Disputes over common class-wide evidence of both the existence and amount of damages are at the heart of most class action cases, regardless of the context. On June 25, 2012, the United States Supreme Court granted certiorari in an antitrust class action that may address those very issues. In Comcast Corp. v. Behrend, No. 11-864, the plaintiffs claim that Comcast contracted with competing cable companies to cluster cable systems giving it an effective monopoly on the cable market and allowing it to raise cable prices for Philadelphia cable customers. The Third Circuit affirmed the district court’s ruling that the damages in the case were susceptible to class-wide proof at trial. The Supreme Court will address the following issue: Whether a district court may certify a class action without resolving whether the plaintiff class has introduced admissible evidence, including expert testimony, to show that the case is susceptible to awarding damages on a class-wide basis.
The following are just a few class action issues that may be impacted by this case:
- Is there a different standard for determining the existence of class-wide damages versus the amount of those damages, and will either or both be a basis to defeat certification?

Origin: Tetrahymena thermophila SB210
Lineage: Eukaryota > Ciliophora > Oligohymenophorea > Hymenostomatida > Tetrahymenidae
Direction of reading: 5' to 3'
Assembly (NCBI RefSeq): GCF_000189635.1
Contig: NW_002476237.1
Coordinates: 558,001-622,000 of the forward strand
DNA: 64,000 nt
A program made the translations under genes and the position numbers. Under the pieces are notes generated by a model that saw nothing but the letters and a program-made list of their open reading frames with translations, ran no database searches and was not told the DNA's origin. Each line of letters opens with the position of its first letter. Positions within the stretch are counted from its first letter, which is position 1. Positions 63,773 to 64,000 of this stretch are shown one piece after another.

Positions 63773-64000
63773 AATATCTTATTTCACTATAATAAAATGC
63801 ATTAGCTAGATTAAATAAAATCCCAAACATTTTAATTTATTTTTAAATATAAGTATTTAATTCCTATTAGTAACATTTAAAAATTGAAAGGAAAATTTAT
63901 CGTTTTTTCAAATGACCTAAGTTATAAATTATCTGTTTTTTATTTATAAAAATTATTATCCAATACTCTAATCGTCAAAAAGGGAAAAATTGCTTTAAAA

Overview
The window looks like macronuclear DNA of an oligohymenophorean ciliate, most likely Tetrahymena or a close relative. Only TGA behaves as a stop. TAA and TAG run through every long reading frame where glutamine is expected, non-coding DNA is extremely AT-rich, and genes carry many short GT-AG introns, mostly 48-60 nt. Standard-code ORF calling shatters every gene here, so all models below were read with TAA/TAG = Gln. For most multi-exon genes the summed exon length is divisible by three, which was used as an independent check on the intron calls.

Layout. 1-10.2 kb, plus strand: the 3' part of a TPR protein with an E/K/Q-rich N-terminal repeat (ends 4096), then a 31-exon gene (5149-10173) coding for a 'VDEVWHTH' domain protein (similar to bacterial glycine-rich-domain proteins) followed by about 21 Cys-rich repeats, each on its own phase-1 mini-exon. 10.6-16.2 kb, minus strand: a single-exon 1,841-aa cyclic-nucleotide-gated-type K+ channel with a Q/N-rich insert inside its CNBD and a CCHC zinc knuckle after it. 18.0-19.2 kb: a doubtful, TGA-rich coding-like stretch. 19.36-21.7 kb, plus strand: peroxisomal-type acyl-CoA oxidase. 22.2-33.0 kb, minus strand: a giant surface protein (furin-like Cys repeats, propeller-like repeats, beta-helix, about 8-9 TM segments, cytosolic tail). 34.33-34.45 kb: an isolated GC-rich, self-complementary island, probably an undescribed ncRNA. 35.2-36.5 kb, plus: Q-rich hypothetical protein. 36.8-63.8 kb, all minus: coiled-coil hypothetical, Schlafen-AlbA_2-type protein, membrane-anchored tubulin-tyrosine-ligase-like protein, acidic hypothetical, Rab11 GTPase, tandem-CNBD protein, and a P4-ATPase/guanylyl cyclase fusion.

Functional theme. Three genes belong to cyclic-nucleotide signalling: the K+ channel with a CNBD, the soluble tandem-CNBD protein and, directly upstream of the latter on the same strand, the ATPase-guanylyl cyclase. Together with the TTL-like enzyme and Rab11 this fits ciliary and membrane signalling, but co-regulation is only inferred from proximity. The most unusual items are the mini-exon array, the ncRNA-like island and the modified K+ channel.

- What amount and what kind of evidence is a plaintiff required to prove at a class certification hearing and how will a defendant be allowed to rebut that proof?
- Is expert witness testimony necessary to prove common damages and what weight should a trial court put on such testimony?
- Will methodologies for determining common class-wide damages be scrutinized more than other evidence in support or against damage claims?
- Will a trial court have to make an admissibility determination about proposed evidence in a class certification context and if so, what is the standard for making such a ruling?
- Are there inherent conflicts in the obligation to perform a rigorous analysis at the class certification stage and the Seventh Amendment’s warning against preempting the role of the jury?
The Supreme Court’s decision is likely to have a far-reaching impact on all class actions as the Court examines not only evidentiary issues but the broader question of to what extent the merits of a case need to be considered at the class certification stage.